Which author became so on the instruction of the Party? Did Lu Xun and Mao Dun write solely because they were obeying the party’s command? Did they write only what the party told them to?! Then who told Marx what to write? Life and struggle – the progress of history – produced a culture and formed an age of artists and thinkers, “whose brilliance lasts a hundred years.”* The essential character of the arts – its philosophy – is not something that any party, faction, organization, or branch can control. Insisting on such specific control simply causes trouble for itself. It’s a thankless task that is a disaster for the arts.
At all levels, leaders in charge of the arts say that they are “upholding the Party’s cultural policies and upholding revolutionary thinking in literature and the arts,” as if the artists themselves are blind, deaf, and befuddled. Otherwise, thirty years after the founding of the country and sixty years after the May 4th New Culture Movement, with a proletarian cultural army supposedly several-million strong, why would guidance need to be sought from a layman before the central government, and practically every province, district, county, commune, and factory, feels at ease? Such logic is incomprehensible! Especially when there are more laymen the higher up you go, yet power is more concentrated. As a result, as laymen are transformed into experts, the million-strong arts army has to change in step. And then there are those leaders unwilling to make the change, because once they transform into experts, can they still remain leaders? Besides, the hectic pace of life means that you can’t keep up with the experts: it takes effort to do so, and then there are additional obstructions, to the point that the relatively popular works of contemporary art and literature largely remain at the level of blunt truths related as neighborhood gossip.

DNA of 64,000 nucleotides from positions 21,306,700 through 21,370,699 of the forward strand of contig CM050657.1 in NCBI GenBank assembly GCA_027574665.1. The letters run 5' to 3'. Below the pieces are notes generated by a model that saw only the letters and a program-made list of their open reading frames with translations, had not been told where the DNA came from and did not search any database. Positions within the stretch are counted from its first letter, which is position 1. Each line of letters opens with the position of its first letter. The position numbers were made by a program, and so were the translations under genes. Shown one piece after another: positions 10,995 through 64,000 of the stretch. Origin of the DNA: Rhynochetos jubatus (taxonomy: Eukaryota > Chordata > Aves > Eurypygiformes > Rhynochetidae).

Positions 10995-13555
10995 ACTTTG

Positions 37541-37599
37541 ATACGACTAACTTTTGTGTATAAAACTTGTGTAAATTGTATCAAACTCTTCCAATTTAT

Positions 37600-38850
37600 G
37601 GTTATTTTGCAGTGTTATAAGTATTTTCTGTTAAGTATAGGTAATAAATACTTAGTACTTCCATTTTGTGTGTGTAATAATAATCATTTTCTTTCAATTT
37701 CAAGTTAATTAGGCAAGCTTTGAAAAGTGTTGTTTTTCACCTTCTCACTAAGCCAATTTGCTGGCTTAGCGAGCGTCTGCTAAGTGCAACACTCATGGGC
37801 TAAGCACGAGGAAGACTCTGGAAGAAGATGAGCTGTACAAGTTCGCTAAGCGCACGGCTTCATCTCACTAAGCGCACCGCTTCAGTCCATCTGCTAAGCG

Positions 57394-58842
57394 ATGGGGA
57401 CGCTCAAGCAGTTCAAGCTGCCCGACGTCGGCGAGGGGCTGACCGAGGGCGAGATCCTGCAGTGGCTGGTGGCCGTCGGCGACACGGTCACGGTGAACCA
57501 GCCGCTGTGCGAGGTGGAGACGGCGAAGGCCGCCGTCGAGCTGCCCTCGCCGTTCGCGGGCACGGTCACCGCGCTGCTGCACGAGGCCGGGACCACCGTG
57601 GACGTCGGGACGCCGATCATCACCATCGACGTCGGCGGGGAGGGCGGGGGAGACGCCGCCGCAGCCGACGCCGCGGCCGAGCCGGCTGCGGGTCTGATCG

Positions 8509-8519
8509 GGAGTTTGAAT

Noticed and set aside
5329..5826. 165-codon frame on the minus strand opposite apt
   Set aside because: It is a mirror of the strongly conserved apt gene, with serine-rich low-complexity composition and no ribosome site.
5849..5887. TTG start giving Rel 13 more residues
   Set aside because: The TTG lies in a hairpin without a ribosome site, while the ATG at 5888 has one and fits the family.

Should associations of arts and literature and all arts bodies mandate the use of a particular ideology as the sole correct set of guidelines? Should the aim be one work in particular? I say we ought to think things over and discuss them carefully. It is best, I think, not to have any. In the history of art, from ancient times to the present day, when one school is feted and a hundred others rejected, there is no possibility for art to flourish.
At the third session of the Fifth NPC and CPPCC, there was a heated debate among delegates about the system issue. The term “system” (体制, or structure or institution) was one that we artists were originally unfamiliar with, but later on we came to realize that although we might not want to deal with the “system,” it desperately wants to manage us. It pushes us, compels us to deal with it for real.
I could ask, which other nation in the world is like ours, where layman officials make up such a large proportion of the arts sector? In this society of ours, it’s hard to say who is supporting whom, because apart from farmers and young people (and some seniors and women), pretty much everyone has an “iron rice-bowl.” So why the death-grip on the control of artists by non-artistic officials? Some of those non-artistic officials may have a function in another position, but the pool is so packed that the master swimmers have no room to do anything, and can only jam in upright like a candle. All officials who “guide the arts,” if they are dedicated to their jobs, need to hold opinions of their own and make statements about artistic creation. But uniformity is difficult. Take the filming of Lu Xun, for example. Since I did a screen test in 1960, I’ve grown out my beard, shaved it off, and grown it out again over the course of twenty years. In a big country like ours, a picture like Lu Xun, whose third and fifth parts differ in style, subject matter, and perspective, ought to be filmable, but it is hardly even talked about today. This is not an issue of a failure on the part of one actor’s artistic life; the protracted delay of Lu Xun has implications for the birth of new Lu Xun-style artists.